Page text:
Taste of Home : Pandan Chiffon Cake

MAY we all survive the most dreaded month of the year, even if it leaves us battered and scathed.

“Cakes have been raising spirits and clearing gloom since ovens were invented” (CNN, 2017).

What other better way to describe the ultra-important role of cakes, really. Recently, CNN released a list of national cakes from a total of 18 countries, and the humble Pandan Cake representing Malaysia/Singapore was featured! The Pandan Cake thrust into the limelight is also sometimes called the Pandan Chiffon Cake to differentiate it from the Pandan Layer Cake. While few from both sides of the Causeway scrambled to defend their respective country’s ownership of the cake’s origin (hmm specifically the Malaysians actually), and understandably so as foodies who take immense pride in their national heritage, I personally feel a shared accolade is better than no accolade. Cakes unite people, not divide (cue Ed Sheeran) ❤

I thought it would be exciting to pay tribute to the Pandan Cake far away from home, especially since this cake is ubiquitous in Malaysia yet so often overlooked, and sometimes overshadowed by fancier, more atas cakes (yepp, I am guilty as charged). Also, with the bouts of terrible homesickness during the stressful exam season and absolutely no hope of just saying “I feel like eating pandan cake/cendol/Ramly burger etc” and have my father willingly oblige my requests and cravings, I had all the more reason to recreate a taste of home myself.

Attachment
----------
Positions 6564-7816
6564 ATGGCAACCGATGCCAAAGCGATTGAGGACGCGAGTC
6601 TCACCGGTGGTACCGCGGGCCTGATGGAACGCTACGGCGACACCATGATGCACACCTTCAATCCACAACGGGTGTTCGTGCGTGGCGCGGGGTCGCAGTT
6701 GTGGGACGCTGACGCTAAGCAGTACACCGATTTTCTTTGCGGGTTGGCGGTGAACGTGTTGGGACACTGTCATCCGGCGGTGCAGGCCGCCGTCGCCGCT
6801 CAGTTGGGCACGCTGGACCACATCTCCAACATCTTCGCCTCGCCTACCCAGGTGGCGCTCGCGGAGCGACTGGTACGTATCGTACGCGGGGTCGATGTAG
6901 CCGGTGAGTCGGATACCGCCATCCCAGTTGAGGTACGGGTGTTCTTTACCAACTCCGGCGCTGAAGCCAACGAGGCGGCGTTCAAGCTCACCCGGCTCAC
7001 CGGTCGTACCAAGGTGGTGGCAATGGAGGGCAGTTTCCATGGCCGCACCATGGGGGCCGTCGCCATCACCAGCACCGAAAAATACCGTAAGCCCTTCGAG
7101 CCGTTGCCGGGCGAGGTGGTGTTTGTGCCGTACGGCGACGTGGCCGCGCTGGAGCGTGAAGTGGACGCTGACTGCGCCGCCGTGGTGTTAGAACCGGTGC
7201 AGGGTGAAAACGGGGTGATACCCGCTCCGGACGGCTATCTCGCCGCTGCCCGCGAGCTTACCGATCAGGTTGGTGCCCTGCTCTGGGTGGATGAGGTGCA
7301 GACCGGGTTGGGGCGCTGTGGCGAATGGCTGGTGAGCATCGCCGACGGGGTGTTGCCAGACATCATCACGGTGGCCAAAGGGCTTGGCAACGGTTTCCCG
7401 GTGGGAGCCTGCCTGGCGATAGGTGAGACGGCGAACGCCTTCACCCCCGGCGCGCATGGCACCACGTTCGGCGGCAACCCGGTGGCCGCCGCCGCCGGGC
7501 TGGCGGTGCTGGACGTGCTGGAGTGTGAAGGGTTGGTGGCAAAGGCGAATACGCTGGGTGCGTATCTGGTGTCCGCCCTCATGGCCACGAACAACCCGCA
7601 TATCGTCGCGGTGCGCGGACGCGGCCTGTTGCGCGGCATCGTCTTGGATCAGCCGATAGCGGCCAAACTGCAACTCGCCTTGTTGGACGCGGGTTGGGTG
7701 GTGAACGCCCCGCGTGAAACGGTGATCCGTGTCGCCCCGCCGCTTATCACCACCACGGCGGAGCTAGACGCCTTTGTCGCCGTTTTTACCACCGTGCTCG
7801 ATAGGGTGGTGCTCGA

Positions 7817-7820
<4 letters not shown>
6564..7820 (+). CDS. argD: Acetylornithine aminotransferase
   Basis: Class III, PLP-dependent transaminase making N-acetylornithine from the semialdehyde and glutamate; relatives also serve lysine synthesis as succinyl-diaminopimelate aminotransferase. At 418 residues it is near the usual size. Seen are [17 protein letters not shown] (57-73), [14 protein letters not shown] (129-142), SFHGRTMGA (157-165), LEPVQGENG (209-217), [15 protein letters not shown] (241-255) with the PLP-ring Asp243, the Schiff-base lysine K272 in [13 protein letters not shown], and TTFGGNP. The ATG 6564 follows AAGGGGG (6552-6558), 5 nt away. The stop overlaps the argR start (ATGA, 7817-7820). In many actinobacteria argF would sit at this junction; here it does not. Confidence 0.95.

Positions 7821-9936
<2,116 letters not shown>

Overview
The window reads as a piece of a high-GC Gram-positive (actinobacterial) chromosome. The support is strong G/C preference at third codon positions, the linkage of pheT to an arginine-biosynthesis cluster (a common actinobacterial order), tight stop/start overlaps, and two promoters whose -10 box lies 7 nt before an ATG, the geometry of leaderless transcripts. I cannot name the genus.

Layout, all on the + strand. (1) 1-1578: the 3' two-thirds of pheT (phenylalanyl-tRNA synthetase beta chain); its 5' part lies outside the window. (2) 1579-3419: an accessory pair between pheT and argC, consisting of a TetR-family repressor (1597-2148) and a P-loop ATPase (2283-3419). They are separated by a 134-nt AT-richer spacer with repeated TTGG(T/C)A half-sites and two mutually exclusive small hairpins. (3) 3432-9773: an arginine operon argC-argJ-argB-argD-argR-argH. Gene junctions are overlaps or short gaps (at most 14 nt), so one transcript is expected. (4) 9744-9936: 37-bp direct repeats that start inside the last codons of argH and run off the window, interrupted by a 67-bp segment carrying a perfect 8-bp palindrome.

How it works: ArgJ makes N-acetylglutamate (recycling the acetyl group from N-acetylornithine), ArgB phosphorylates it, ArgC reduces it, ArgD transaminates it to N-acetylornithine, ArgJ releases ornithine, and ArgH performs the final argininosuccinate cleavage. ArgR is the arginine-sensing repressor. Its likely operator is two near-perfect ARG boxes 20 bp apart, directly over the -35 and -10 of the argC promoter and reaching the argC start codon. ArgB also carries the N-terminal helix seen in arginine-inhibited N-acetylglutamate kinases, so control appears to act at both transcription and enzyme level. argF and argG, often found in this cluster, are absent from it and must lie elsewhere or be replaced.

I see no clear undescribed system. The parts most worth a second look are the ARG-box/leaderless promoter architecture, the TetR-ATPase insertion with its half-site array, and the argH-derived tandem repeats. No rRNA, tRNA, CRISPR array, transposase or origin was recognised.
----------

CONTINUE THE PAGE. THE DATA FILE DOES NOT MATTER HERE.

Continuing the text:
Being the eager beaver I am when it comes to all things related to cake and desserts, I went and bought a tube pan on Amazon a few days before my last paper (no thanks to last paper syndrome) and finally got to make the cake yesterday! The last time I had to deal with pandan leaves, Ah Ma insisted on doing things the reaallyy old-school way that she used a pestle and mortar to extract the pandan juice. Now that I don’t have Ah Ma here with me, nor do I have a pestle and mortar, I just utilized technology heheh, and blended the pandan leaves in a blender to get some pandan juice. YUMMMS.

Here is the recipe I used, and it turned out really soft and fluffy! 🙂

The green is all from pandan (screwpine) leaves, no essence or colouring needed!


With some gula melaka syrup drizzle and edible rose petals in an unnecessary attempt to be fancy (so extra -.-)

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